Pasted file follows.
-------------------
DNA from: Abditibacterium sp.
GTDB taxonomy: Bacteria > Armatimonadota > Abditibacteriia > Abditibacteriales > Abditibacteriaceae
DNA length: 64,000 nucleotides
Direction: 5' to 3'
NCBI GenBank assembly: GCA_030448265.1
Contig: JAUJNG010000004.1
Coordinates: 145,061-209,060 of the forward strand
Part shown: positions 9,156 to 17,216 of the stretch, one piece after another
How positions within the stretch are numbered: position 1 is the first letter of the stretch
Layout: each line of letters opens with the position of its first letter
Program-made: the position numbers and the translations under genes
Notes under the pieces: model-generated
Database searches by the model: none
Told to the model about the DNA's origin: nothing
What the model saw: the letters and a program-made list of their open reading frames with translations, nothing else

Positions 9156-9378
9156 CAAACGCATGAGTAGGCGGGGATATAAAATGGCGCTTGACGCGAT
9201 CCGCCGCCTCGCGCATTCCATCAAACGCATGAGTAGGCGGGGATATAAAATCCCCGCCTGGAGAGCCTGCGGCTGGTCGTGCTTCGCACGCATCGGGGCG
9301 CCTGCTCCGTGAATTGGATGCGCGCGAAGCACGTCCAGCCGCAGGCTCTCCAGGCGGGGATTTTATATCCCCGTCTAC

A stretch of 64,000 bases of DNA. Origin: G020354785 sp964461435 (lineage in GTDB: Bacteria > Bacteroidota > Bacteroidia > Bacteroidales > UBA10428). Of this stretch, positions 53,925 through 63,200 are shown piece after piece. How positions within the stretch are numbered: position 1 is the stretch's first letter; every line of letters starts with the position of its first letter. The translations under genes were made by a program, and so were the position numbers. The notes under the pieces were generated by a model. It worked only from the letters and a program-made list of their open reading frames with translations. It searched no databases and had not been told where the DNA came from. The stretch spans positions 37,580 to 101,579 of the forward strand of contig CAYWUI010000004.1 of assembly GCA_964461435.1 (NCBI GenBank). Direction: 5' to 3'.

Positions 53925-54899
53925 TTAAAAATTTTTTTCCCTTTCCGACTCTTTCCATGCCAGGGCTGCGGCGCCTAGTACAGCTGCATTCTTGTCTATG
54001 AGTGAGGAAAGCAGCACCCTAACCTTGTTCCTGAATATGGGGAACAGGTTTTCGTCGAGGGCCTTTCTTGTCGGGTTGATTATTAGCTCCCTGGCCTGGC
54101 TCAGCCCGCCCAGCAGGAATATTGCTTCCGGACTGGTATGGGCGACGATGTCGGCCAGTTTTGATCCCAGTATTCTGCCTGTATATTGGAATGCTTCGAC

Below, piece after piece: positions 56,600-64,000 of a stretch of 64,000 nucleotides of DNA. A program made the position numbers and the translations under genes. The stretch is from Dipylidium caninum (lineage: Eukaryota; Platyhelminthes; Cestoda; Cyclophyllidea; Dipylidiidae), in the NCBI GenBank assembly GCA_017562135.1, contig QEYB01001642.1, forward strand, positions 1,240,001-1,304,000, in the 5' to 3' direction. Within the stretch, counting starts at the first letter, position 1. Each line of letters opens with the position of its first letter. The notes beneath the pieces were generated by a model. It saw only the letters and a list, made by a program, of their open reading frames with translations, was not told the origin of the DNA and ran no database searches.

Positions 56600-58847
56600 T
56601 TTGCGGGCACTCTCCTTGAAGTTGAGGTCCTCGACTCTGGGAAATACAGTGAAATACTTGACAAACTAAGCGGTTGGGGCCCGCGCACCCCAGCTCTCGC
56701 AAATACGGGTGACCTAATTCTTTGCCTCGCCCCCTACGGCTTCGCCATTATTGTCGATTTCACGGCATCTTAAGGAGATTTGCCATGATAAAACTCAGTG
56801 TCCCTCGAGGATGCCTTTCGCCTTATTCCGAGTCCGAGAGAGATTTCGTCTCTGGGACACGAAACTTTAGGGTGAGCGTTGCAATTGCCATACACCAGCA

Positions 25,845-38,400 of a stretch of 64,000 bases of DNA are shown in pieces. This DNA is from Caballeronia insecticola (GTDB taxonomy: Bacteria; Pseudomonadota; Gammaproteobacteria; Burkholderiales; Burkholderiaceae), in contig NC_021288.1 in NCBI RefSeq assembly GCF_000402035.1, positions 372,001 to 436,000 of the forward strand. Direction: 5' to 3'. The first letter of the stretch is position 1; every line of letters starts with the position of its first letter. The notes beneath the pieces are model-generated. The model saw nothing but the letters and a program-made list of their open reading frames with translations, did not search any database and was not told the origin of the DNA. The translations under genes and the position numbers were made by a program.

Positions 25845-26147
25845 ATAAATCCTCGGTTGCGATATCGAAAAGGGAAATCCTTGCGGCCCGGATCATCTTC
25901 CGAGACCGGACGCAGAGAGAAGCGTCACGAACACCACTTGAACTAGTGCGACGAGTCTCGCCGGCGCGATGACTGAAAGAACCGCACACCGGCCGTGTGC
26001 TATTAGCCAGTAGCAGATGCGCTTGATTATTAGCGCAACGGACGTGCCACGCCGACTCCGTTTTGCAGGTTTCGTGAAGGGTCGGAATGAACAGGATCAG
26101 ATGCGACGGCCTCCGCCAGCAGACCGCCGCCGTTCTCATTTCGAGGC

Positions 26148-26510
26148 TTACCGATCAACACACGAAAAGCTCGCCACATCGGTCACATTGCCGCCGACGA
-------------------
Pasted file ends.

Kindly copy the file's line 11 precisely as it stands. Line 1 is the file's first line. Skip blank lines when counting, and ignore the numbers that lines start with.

Program-made: the position numbers and the translations under genes